Let there be light in Detroit. (Daniel Mears / The Detroit News)
The Public Lighting Authority is working to give Detroit a better image and improve safety as it turns on lights around the city. The authority has made marked progress and installed the city’s 10,000th new light last week.
And the agency, independent of the city of Detroit, is borrowing $185 million in bonds to speed its work.
The Lighting Authority, under CEO Odis Jones’ leadership, is ahead of schedule installing new LED streetlights throughout the city, by 1,000 lights. In a recent week, for example, the authority put up 800 new lights, more than its original target of 500 per week.
DTE Energy is providing installation and operations support.
For years, Detroit has struggled to keep its streetlights in working order. In many ways, the lack of lights became a symbol of the city’s troubled finances and governance, and national news coverage certainly focused on the problem of neighborhoods made more dangerous by the burden of burned-out streetlights.
But the Lighting Authority is reversing that narrative, one light bulb at a time. This has also been a top priority of Mayor Mike Duggan since he took office six months ago.
The authority is borrowing the money from the state at a 4.53 percent interest rate. The Lighting Authority’s high A- credit rating from Standard & Poor’s led to an interest rate almost 2 percent lower than it had planned on receiving.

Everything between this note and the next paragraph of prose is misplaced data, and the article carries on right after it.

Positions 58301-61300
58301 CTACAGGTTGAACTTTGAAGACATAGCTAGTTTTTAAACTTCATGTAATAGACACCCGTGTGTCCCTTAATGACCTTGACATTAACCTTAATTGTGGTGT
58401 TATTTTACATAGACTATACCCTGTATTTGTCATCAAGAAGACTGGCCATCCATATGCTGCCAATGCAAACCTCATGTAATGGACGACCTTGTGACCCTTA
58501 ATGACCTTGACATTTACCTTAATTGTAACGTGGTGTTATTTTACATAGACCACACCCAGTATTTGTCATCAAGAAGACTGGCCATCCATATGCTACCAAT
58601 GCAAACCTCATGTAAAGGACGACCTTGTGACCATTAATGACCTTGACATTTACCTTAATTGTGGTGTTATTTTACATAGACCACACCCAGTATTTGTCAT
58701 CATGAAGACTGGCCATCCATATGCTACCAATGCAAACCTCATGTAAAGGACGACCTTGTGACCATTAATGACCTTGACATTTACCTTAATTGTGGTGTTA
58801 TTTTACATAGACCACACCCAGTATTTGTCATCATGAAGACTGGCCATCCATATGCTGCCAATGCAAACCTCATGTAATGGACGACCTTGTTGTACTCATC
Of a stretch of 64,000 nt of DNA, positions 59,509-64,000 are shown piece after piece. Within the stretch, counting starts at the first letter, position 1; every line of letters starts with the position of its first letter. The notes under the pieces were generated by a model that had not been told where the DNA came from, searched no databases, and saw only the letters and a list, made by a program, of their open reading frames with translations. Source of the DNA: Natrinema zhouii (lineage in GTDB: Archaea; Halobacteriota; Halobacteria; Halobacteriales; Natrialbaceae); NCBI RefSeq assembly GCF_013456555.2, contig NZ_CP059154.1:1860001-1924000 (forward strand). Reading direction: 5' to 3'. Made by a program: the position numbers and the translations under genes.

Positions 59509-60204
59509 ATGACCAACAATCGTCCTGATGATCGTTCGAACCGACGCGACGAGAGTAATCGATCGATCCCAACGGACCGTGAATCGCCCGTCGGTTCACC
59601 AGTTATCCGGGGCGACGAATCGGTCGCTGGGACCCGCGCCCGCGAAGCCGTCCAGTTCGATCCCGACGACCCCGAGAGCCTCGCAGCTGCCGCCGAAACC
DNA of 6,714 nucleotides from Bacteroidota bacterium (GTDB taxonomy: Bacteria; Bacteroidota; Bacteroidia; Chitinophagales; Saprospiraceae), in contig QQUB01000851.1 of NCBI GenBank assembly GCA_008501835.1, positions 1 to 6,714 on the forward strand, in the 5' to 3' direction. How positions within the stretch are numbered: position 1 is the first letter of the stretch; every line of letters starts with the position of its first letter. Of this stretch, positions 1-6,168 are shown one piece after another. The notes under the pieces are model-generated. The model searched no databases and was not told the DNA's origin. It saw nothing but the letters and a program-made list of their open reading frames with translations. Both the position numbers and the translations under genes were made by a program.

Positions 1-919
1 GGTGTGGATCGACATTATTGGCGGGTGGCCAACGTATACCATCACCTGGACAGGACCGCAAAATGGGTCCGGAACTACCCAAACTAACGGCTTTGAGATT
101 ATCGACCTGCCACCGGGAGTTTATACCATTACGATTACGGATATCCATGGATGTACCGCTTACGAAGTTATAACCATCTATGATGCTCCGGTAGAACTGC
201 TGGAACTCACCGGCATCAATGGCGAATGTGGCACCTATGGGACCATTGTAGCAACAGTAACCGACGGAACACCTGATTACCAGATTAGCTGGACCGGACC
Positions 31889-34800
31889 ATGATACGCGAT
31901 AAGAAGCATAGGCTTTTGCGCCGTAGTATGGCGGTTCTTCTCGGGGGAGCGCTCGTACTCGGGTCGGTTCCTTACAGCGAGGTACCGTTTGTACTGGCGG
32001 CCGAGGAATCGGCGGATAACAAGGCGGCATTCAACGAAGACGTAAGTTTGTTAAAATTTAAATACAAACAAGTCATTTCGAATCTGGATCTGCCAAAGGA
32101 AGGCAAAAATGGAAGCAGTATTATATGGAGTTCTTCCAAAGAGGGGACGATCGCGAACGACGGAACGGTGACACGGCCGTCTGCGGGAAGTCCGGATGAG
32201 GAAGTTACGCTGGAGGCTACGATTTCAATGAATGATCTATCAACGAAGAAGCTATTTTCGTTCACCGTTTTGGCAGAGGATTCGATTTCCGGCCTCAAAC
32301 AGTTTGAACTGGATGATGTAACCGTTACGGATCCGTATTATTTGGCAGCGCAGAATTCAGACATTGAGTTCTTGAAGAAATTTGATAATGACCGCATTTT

That rating is partly because the agency is completely independent from the city and not tied to any of its debt. The bonds were also issued by the Michigan Finance Authority, and the state carries an AA- credit rating.
The low interest rate on the bonds opened the authority up to an extra $25 million. The boost in funding will enable the Lighting Authority to purchase and install an additional 15,000 lights throughout the city.
The Lighting Authority is on track to have all lights in neighborhoods by the end of 2015, and all thoroughfares (Grand River, Gratiot, Woodward, etc.) completed by the end of 2016.
The new LED lights are made of materials less prone to robbery than the previous lights, and are much brighter.
When lights were first being installed earlier this year, residents were greeting crew members with coffee and hugs, a sign of the immense gratitude for improving their neighborhoods, and quality of life.
There’s still much work to be done to improve Detroit’s streets and its core city services.
But these lighting accomplishments, to date, are proof that changes are happening, and the city can be safer and stronger than it has been.